2. Wet Your Brushes
Start your brush cleansing process by wetting the bristles of your makeup brushes. Use lukewarm water for best results. You can put these brushes directly under your running water in your sink or fill a container with water and dip your brushes in that.
3. Add Soap
Massage your cleaner of choice into the bristles of your brushes to create a good working lather. You don't need much soap. As you wash, be careful not to get too much soapy water on the base of your brush's bristles. That is the area where the bristles have been glued to your brush. If this part of the brush gets too much soapy water, the glue will lose its stickiness, and your brushes may start shedding bristles.
Wet your brushes again either by using the container or putting them directly under your faucet. Keep massaging the bristles and rinsing until there are no more suds and the water coming off the brushes is clear. You may need to redo steps two and three if the water coming off your brushes is still dirty. If you want some extra help with this step, invest in a silicone brush cleaning glove or mat. With either of these products, the silicone bristles will help you really get to the heart of your dirty brushes. They efficiently massage the bristles to get rid of product build-up, but they’re still not too harsh and won’t damage your brush bristles.
5. Reshape the Brush Heads
Gently wring out your brushes to get rid of any excess water. You can dab them onto a washcloth or paper towel if you’re having a hard time getting rid of the water. Some of your brushes might easily maintain their shape, but others will lose theirs as you clean. If your brushes lose their shape, you will need to reshape them with your hand.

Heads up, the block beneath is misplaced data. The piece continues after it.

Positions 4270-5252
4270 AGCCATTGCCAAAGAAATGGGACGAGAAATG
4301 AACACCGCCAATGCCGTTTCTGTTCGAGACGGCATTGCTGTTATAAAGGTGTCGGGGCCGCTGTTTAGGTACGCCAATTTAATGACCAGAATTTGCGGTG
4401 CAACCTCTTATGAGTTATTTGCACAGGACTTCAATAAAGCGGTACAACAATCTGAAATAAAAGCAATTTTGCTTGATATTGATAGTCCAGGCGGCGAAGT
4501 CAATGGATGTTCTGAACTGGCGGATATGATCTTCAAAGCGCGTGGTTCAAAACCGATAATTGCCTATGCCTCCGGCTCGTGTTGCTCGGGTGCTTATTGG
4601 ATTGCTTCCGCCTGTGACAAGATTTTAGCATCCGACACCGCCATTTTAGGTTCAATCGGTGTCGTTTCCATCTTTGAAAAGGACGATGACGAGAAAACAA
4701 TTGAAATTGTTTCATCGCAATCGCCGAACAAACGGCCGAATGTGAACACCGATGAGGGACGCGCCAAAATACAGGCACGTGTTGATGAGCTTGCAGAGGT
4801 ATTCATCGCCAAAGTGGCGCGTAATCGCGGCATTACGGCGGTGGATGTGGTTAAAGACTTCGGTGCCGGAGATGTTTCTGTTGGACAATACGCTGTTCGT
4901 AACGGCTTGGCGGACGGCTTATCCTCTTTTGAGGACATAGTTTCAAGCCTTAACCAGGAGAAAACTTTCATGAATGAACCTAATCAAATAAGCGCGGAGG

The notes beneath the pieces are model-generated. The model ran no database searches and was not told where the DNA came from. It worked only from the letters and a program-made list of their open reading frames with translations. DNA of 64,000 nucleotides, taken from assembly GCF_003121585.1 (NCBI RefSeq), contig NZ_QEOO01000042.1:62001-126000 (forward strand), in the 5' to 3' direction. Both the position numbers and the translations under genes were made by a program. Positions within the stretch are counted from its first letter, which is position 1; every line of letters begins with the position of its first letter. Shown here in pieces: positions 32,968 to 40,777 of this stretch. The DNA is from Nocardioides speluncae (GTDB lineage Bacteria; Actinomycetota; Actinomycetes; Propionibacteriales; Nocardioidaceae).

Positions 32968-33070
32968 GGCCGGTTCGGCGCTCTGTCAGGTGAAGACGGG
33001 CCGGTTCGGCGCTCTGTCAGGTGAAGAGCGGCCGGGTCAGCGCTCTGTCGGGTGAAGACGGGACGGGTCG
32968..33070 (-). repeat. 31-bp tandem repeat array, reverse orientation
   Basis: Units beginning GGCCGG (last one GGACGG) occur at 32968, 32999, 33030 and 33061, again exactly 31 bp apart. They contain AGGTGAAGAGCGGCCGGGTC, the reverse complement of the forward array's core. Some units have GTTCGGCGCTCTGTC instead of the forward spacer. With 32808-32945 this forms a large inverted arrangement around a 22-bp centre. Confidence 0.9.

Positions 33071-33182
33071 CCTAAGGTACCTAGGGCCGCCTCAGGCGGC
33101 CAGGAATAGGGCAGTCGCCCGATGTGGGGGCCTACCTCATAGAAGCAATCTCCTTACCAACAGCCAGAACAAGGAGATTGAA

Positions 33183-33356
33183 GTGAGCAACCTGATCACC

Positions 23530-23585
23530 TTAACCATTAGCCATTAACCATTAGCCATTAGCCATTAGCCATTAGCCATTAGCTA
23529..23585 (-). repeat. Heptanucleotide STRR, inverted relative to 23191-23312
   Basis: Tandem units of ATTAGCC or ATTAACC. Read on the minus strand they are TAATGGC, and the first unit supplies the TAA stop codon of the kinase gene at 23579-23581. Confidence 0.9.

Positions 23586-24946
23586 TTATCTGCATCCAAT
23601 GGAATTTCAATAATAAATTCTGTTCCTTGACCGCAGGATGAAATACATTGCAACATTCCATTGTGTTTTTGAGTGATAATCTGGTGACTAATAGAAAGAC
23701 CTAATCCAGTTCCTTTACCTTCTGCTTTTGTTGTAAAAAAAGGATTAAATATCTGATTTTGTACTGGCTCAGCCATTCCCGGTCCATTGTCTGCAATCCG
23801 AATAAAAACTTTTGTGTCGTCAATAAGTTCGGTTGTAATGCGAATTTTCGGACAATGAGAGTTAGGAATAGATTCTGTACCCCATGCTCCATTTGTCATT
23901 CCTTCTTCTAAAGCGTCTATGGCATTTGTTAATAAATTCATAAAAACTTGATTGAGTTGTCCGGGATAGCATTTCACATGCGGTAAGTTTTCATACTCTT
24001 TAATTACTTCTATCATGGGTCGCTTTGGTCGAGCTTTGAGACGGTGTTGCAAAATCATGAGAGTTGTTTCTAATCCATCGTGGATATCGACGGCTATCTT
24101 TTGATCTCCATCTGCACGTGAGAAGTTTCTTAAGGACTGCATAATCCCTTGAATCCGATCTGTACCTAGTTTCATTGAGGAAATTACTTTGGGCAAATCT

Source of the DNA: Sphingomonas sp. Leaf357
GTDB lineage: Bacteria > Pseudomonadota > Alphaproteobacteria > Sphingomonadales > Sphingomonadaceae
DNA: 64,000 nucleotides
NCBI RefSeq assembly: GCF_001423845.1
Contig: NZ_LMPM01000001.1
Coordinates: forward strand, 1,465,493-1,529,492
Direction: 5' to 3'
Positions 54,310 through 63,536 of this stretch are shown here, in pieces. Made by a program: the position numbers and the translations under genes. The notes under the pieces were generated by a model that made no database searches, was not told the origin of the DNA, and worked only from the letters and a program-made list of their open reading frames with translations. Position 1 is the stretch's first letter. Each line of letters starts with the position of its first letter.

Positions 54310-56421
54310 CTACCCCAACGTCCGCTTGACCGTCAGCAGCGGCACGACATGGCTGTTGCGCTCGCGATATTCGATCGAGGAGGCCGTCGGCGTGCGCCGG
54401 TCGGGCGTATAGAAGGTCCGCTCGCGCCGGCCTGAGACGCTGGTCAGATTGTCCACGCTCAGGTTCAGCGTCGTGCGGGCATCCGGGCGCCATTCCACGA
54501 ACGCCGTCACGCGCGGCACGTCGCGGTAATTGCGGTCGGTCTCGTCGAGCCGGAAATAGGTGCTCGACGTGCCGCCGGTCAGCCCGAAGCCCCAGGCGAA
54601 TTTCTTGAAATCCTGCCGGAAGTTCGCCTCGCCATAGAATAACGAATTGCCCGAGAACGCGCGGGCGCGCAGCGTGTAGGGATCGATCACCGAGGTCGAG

How to Clean Your Makeup Sponges
Your beauty sponges require slightly different care. It’s harder to get to the center of these products where the bacteria collects. You can actually use a kitchen appliance to help you kill off bacteria!
1. Microwave Your Sponge
Put your beauty sponge (wet or dry) on a paper towel or in a microwave-safe container. Then put it in the microwave (yes, the microwave!) for thirty seconds. Be careful as you remove the sponge. It will be hot!
2. Add Soap and Water
Next, you can finish cleaning your makeup sponge in much the same way that you cleaned your makeup brushes. Submerge your sponge in warm water. You can use the same cleaner you used for your brushes—a gentle dish or hand soap or makeup brush cleaner. Add a drop to your makeup sponge and lather it up. If you’re using a solid brush cleaner, wet the bar of soap to create a lather and rub it around your makeup sponge. Don’t just limit the lather to the outside of the sponge. Work it into the inside of the sponge as well.
Rinse your makeup sponge with water until the water coming out of the sponge is clear. Just like with your brushes, you may need to add more soap to get all the product out of the sponge.
4. Allow Your Sponge to Dry
Squeeze the sponge to get rid of excess water. Be careful because your sponge may more easily break than your brushes would at this stage. You may also need to dab your sponge with a washcloth or paper towel. Allow your sponge to air dry entirely before you use it again. If you clean your sponges and don't let them dry, you run the risk of mold growing on the inside. If you're ever curious if this has happened to your makeup sponge, try cutting your sponge open. You may see mold growth.
Unlike your brushes, makeup sponges usually stain. So, it’s not uncommon for you to see foundation stains and discoloration in your makeup sponge. As long as you are properly cleaning your sponge with the microwave technique and soapy water, you shouldn’t worry.
Go Clean Your Makeup Tools!
The first step to great makeup application is using tools that are high-quality and clean. If you follow these guidelines on how to clean your makeup brushes and sponges, you’ll get the most out of all your makeup tools! Your tools will last longer, your makeup will apply better, and you’ll experience fewer breakouts.